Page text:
Fibroids

By OBOS Common Medical Conditions Contributors | October 15, 2011

Fibroids, also known as leiomyomas and myomas, are solid benign (non-cancerous) smooth-muscle tumors that appear, often in groups, on the outside, inside, or within the wall of the uterus, possibly changing the size and shape of it. Many fibroids cause no problems at all, and many women do not even know that they are present. Most women with fibroids can conceive and carry a pregnancy to term without any special treatment.

Some fibroids, depending on size and location, can cause heavy vaginal bleeding, abdominal or back pain, urinary problems, and constipation. Sometimes they may make a woman’s belly look bigger. Fibroids that bulge into the uterine cavity (submucous fibroids) may make it difficult to conceive or to sustain a full-term pregnancy.

There are several way to remove fibroids—which one is best depends on the size and location of the fibroids, as well as the skills of your surgeon. In at least 10 to 50 percent of cases in which fibroids are removed, new fibroids grow. However, only about 20 percent of women will require more treatment.

About 30 percent of all women get fibroids by age 35 and almost 80 percent of women will have fibroids by age 50. Black women are more likely to have them, and to get them at a younger age. The cause of fibroids is unknown. About 40 percent of fibroids will grow during pregnancy, usually within the first three months. Some researchers used to think that using oral contraceptives made fibroids grow, but this is not as clear with low-dose pills. Very rarely, taking estrogen after menopause might affect fibroids.

Fibroids may be discovered during a routine pelvic exam. Because fibroids can grow, they should be monitored. If they haven’t grown any more by the time you have your next monitoring exam several months later, a yearly checkup will be enough. Ultrasound can give more definite information about the number and size of fibroids, but this is not always necessary.

If you have fibroids and abnormal bleeding, be sure to get carefully checked for other possible causes of the bleeding (see Abnormal Uterine Bleeding).

Medical Treatments for Fibroids

In many cases, no treatment is necessary for fibroids; this is called watchful waiting. If you are nearing menopause, the natural decline in estrogen levels at that time usually shrinks fibroids. Although many physicians recommend a hysterectomy—removal of the uterus— as a treatment for fibroids, this is usually not necessary.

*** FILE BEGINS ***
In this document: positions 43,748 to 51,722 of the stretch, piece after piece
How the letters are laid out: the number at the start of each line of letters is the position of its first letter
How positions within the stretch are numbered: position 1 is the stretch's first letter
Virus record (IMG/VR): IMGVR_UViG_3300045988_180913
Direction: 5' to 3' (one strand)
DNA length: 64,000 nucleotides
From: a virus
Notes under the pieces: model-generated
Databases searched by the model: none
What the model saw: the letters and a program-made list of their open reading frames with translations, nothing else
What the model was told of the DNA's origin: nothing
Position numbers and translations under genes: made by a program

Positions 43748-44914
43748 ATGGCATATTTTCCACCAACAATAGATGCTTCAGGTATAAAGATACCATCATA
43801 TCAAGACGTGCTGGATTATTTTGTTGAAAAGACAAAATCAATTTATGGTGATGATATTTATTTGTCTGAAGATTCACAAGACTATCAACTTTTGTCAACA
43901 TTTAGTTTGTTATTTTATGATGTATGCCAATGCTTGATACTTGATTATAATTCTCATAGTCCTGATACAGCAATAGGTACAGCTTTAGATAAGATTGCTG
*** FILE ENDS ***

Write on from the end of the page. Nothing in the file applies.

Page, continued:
Myomectomy. If you have excessive bleeding, pain, urinary difficulties, or problems with pregnancy, you may want to have an operation called a myomectomy to remove the fibroids. Done by a skilled practitioner, myomectomy avoids some of the problems associated with hysterectomy and poses no greater risks. Even large, multiple fibroids can be removed with a myomectomy. There are several approaches, depending on the size and location of the fibroids.

Embolization of the uterine arteries. This procedure, performed by an interventional radiologist, cuts off blood supply to the fibroids, making them shrink. It reduces bleeding and tumor or uterus size in most women who have it done. The recovery time is typically shorter than for surgical removal of fibroids, if the procedure goes smoothly. Complications may include severe pain and fever that might require an emergency hysterectomy, damage to the uterus or other organs, and loss of ovarian function due to a constricted blood supply (this leads to premature menopause). For these reasons, this may be a risky approach for a woman who still wants to get pregnant.

Focused ultrasound surgery. Also called focused ultrasound ablation, this is another less-invasive option, but it can be used only for smaller fibroids and is not widely available.

Other treatments. Sometimes the drug leuprolide acetate (Lupron) is recommended to help shrink fibroids in women approaching menopause or planning to have surgery. However, Lupron has many negative effects, some of which may last many months beyond use of the drug. These include hot flashes, vaginal dryness, trouble with memory and concentration, and bone thinning. Also, after the Lupron is stopped, the fibroids can grow back.

The newest treatment, a medicated intrauterine device (IUD) called Mirena put into the uterus, can reduce bleeding and possibly enable you to avoid surgery.

Self-Help

Some women try to prevent or reduce fibroids by avoiding processed foods and the hormones usually found in commercial meat, dairy, and egg products, but there is no evidence that this will work. Yoga exercises may ease the feelings of heaviness and pressure; some women find visualization techniques helpful, too.